This past week Giving Tuesday came and went without a lot of fanfare, even though the need is great all over the world. The pandemic created an unprecedented number of people in the US who don’t have money to stay in their homes or feed their families. To add insult to injury, the pandemic causes isolation, depression, and violence. The continued divide in our country increases the hateful rhetoric to those who are different from ourselves or have different perspectives. Thus in this season of charity, I am trying hard to remember that physical gifts are not the only type of charity worth giving. Being kind means having charitable thoughts about those who, honestly, I have a very hard time thinking charitably about. Hopefully a new era will be sworn in and it will be easier to generate those charitable thoughts!
Last year in my blog I talked more extensively about the history of Giving Tuesday, but this year I decided to do a little research on charities or philanthropy and came across the following interesting facts:
- The Puritans of New England and the Quakers Of Pennsylvania were the pioneers before 1700 in establishing charitable institutions.
- The first ethnic group to establish a model for many others was the Scots Charitable Society of Boston started in 1657. I guess I am proud to have a little Scottish blood in me!
- The first charity designed to redistribute wealth, established in 1889, was the Andrew Carnegie Gospel of Wealth. This organization called upon the millionaires to distribute their wealth for public good. Around the same time, John D. Rockefeller also became a prominent philanthropist concentrating his efforts on higher education, modern medicine and scientific research. Rockefeller also put money into uplifting the poverty stricken south.
- One of the most noteworthy philanthropists in the early time of philanthropy was Madam C.J. Walker who was born on a plantation in Louisiana and the first in her family to be free. She opened a YMCA in a predominantly black neighborhood of Indianapolis. She went on to found the Benevolent Association in 1916, partnering with the NAACP and the National Association of Colored Women to fund anti-lynching initiatives. In 1919, Walker left nearly her entire estate to charity, which at the time was a whopping $600,000.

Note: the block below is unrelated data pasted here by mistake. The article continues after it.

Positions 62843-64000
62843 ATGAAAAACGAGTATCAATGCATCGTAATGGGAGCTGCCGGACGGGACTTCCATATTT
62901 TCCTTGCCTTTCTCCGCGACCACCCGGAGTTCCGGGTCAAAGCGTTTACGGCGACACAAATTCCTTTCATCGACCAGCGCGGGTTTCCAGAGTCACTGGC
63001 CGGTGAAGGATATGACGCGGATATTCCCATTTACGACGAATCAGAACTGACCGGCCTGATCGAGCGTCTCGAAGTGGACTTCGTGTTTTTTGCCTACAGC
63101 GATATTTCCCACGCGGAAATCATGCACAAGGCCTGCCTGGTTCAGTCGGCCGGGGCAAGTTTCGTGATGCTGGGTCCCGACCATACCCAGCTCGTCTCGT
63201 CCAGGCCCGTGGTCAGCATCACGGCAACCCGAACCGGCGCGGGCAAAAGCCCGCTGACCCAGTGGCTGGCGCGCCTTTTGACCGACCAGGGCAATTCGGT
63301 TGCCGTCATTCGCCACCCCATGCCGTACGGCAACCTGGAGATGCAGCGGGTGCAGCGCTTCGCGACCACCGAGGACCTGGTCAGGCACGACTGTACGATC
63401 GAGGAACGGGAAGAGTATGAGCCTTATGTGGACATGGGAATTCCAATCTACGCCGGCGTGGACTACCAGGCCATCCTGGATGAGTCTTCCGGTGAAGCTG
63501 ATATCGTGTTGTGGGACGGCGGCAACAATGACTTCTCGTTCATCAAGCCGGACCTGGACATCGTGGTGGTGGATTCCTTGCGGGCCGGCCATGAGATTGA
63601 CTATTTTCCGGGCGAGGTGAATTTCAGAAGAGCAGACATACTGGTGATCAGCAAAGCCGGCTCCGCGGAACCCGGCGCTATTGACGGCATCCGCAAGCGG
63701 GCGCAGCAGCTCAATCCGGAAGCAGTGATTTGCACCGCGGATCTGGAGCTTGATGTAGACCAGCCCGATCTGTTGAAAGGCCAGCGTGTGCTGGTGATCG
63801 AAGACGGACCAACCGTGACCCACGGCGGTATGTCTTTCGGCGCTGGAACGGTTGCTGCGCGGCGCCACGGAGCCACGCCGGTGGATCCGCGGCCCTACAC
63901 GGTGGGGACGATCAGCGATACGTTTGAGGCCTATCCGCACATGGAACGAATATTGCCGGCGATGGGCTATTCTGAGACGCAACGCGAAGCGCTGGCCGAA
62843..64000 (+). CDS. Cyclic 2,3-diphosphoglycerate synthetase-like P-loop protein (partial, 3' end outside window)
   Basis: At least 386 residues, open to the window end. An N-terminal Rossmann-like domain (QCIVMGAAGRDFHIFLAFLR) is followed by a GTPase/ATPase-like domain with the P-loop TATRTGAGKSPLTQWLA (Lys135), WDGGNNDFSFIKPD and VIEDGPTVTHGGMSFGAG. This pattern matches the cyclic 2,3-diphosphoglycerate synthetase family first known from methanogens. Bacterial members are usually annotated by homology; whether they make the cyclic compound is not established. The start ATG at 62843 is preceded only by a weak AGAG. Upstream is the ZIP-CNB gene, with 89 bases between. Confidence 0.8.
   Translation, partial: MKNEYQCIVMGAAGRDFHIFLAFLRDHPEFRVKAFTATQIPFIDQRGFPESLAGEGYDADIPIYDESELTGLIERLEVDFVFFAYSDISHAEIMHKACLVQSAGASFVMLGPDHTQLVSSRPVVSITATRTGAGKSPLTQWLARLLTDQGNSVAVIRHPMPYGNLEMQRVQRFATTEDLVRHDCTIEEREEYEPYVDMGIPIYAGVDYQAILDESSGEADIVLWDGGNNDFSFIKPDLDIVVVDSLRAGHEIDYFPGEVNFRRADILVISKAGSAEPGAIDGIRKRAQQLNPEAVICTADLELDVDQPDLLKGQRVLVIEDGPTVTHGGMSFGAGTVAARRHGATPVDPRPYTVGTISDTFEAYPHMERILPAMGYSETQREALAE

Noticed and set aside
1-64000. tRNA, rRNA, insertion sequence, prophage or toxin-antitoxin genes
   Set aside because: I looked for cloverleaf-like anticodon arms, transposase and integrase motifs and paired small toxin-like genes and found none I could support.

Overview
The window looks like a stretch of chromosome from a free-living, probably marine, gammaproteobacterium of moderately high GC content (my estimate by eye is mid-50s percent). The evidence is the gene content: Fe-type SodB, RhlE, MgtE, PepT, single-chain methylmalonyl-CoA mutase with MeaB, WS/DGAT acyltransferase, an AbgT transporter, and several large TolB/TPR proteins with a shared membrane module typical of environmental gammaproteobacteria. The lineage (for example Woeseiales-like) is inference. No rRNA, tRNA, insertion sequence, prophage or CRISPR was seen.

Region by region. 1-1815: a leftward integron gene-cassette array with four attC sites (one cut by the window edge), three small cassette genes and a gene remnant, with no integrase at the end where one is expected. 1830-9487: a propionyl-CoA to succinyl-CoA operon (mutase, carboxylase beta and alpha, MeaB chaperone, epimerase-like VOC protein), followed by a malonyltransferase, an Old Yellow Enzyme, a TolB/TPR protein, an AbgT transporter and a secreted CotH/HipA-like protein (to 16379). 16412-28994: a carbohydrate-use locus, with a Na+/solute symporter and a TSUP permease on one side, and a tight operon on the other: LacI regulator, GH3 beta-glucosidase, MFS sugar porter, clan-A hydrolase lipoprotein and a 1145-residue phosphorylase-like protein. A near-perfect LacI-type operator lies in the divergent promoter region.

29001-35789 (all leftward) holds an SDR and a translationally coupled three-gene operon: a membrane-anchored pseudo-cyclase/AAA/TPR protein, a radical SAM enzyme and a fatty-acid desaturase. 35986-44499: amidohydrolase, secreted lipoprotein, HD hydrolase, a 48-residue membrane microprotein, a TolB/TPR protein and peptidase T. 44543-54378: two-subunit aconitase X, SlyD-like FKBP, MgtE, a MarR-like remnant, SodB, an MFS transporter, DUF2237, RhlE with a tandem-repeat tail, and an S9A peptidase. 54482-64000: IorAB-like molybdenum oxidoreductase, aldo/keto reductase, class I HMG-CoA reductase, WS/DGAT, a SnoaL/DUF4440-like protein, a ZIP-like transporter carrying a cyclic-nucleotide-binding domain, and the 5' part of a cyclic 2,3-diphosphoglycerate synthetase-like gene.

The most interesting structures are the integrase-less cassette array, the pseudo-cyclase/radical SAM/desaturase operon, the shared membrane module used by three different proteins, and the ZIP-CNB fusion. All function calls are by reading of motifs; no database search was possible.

Stone Soup Community Press is a charitable press that I am proud to be a part of. We especially like to release books on Giving Tuesday and I am so excited to remind everyone of probably one of the best books I’ve read this year. By purchasing this book, not only will you have a wonderful book to read, but you will be helping charities like The Trevor Project and It Gets Better, two charities I am especially passionate about because they help LGBTQ+ youth who are increasingly more vulnerable in the times we now live in. I hope you will consider purchasing Slaying Dragons by McGee Mathews. Several of my other books and the latest Anthology from Affinity (a Holiday edition) also support various charities. You know the drill, just click the links below!
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- Love Forever Live Forever
- Artist Free Zone
- The Thanksgiving Baby Caper
- The Book Addict
- The Book Witch
- Compound Interest – Lesfic Bard Action/Adventure Finalist
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2 thoughts on “The Charity Season…”
Thanks for the links to some wonderful authors books in the spirit of Giving Tuesday! I purchased 2 for their worthy causes! I personally donated to DigDeep, a non-profit helping to bring potable water to the people of the Navajo Reservation currently without running water.
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Thanks for the support and good for you for your charitable contributions!